The office supports the Sustainability and Transportation Committee of the Portland City Council.
LED Streetlight Conversion
The City has begun a major initiative to convert the existing streetlights to LED. The project will reduce electrical use for street lighting by 2.7 million kWh per year and contribute to safer streets by providing better quality light. Learn more about the project by visiting the project page.
Reducing the Use of Pesticides
On January 3, 2018, the City Council passed a pesticide ordinance that prohibits the use of most synthetic pesticides on public and private property. Beginning on July 1, 2018 it will take effect on City owned properties. It will take effect for private properties on January 1, 2019. The ordinance is designed to protect public health and the environment by reducing chemical inputs used for maintaining landscapes. For more information about the ordinance please visit the Pesticide Ordinance page.
Waste Reduction and Recycling
The City has had great success reducing waste and increasing recycling. In 1998, crews delivered 23,000 tons of waste to ecomaine (then RWS) but less than 1,000 tons of recyclables. Now, we deliver only 9,5000 tons of trash to the facility and about 5,500 tons of recyclables. Our curbside recycling rate stands at 37%. The Sustainability Office recently led the effort to deploy wheeled recycling carts to every household in the City. The new carts hold four times more material than the old blue bins and have a lid that protects the recyclables from the weather. This has already led to a significant reduction in windblown litter. Learn more by visiting the Recycling web page.
In 2014 the City of Portland adopted its Green Packaging Ordinances, banning the use of polystyrene packaging and placing a $0.05 fee on disposable shopping bags. (Portland became the first municipality in Maine to adopt a bag fee.) These ordinances have led to more sustainable packaging for take out meals and beverages and have inspired shoppers to bring their own bags when shopping. Staff continue to provide information about these ordinances to communities in Maine and across the country.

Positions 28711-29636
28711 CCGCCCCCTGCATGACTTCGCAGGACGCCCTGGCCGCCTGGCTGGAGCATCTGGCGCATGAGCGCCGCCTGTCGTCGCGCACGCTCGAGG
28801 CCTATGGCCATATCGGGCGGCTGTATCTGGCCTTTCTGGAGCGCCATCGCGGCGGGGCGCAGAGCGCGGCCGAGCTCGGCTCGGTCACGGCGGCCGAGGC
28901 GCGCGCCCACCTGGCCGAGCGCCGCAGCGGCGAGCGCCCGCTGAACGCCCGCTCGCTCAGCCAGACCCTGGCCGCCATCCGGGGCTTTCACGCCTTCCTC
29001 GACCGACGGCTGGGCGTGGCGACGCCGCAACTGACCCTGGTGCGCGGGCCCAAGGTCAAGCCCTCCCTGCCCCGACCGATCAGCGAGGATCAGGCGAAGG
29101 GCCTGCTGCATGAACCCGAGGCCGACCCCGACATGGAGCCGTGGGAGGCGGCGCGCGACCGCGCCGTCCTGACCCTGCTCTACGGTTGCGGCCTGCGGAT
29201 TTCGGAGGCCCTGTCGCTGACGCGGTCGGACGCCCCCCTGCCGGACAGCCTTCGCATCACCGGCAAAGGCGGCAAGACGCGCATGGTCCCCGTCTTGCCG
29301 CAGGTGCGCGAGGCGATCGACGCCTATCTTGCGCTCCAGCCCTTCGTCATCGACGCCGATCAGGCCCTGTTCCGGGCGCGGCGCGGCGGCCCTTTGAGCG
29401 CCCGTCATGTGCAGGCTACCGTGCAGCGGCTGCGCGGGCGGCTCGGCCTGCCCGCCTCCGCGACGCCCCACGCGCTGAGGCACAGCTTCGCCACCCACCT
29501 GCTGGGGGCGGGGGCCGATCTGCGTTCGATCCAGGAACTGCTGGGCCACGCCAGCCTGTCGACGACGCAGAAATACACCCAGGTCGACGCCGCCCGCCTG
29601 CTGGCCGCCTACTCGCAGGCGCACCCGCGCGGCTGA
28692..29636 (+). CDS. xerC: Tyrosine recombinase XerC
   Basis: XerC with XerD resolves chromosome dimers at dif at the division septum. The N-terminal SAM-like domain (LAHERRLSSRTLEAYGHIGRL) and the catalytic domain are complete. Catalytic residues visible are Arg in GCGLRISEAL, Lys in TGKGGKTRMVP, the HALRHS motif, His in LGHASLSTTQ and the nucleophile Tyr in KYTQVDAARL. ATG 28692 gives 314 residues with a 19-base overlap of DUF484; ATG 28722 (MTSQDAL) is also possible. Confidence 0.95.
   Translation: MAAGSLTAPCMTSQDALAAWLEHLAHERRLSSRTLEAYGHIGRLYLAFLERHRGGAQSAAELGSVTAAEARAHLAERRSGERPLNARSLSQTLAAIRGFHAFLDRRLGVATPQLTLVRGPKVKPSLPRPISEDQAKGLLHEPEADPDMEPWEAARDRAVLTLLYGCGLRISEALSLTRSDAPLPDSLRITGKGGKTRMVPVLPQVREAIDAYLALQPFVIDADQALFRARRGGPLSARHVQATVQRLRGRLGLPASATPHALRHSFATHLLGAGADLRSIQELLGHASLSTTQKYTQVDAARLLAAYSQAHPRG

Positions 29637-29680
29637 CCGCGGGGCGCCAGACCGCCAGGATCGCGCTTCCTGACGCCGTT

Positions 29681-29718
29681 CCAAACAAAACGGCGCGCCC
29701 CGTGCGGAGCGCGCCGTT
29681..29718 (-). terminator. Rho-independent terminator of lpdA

Our climate action plan calls for the City to explore opportunities to produce renewable energy. As part of that commitment the City Council has authorized the construction of a 660 kW solar array on the closed landfill behind the Ocean Avenue Dog Park. The Sustainability Office will be working with Revision Energy to build the project. Construction of the array will begin upon completion of maintenance work on the landfill cap.
We can't track we we don't measure - so we are working to create energy performance benchmarks for all City of Portland buildings. As part of this effort we are working with the utilities and a Portland based sustainability consultant to streamline the reporting of data from the utilities to customers. The consultant will use the data to create dashboards that will allow us to see the energy performance of each of our facilities on a monthly basis.
In November, 2016 the City Council enacted an ordinance that will require the owners of commercial properties larger than 20,000 square feet and residential properties with more than 50 units benchmark their energy performance and report it to the City. This ordinance will not take effect for private property until at least June 1, 2019. In the interim, this office will continue to work with the utilities to streamline data reporting and develop training opportunities for affected property owners to learn about energy benchmarking and how to report the data.
The Sustainability and Transportation Committee received the final report from the Bayside Adapts neighborhood resiliency study during their meeting on October 18, 2017. The report includes important information that the City will need to prepare for rising seas caused by global climate change. This includes updated sea level rise projections synchronized to the City's mapping datum (NGVD 29), an analysis of existing stormwater infrastructure, and guiding principles for future planning work developed by community stakeholders.
The Bayside Adapts process also included a design challenge funded by a grant from the National League of Cities. Five local design teams imagined what a future climate ready Bayside might look like. Their designs show that a resilient neighborhood can be thriving and viable with creative interventions to address challenges such as rising seas and increasing amounts of stormwater. See the designs on the design challenge web page.